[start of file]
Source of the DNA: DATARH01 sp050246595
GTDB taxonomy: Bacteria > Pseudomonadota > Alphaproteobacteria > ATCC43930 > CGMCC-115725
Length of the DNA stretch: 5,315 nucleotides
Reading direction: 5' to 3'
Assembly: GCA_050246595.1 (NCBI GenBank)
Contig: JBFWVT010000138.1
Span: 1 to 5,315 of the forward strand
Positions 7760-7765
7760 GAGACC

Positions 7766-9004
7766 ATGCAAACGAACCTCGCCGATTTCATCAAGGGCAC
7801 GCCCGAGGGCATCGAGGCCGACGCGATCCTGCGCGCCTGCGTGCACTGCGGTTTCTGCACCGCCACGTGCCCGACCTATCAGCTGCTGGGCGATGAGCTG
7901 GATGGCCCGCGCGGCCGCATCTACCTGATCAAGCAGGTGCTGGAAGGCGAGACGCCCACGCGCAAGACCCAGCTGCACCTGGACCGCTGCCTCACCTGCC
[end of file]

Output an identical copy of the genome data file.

Source of the DNA: DATARH01 sp050246595
GTDB taxonomy: Bacteria > Pseudomonadota > Alphaproteobacteria > ATCC43930 > CGMCC-115725
Length of the DNA stretch: 5,315 nucleotides
Reading direction: 5' to 3'
Assembly: GCA_050246595.1 (NCBI GenBank)
Contig: JBFWVT010000138.1
Span: 1 to 5,315 of the forward strand
Positions 7760-7765
7760 GAGACC

Positions 7766-9004
7766 ATGCAAACGAACCTCGCCGATTTCATCAAGGGCAC
7801 GCCCGAGGGCATCGAGGCCGACGCGATCCTGCGCGCCTGCGTGCACTGCGGTTTCTGCACCGCCACGTGCCCGACCTATCAGCTGCTGGGCGATGAGCTG
7901 GATGGCCCGCGCGGCCGCATCTACCTGATCAAGCAGGTGCTGGAAGGCGAGACGCCCACGCGCAAGACCCAGCTGCACCTGGACCGCTGCCTCACCTGCC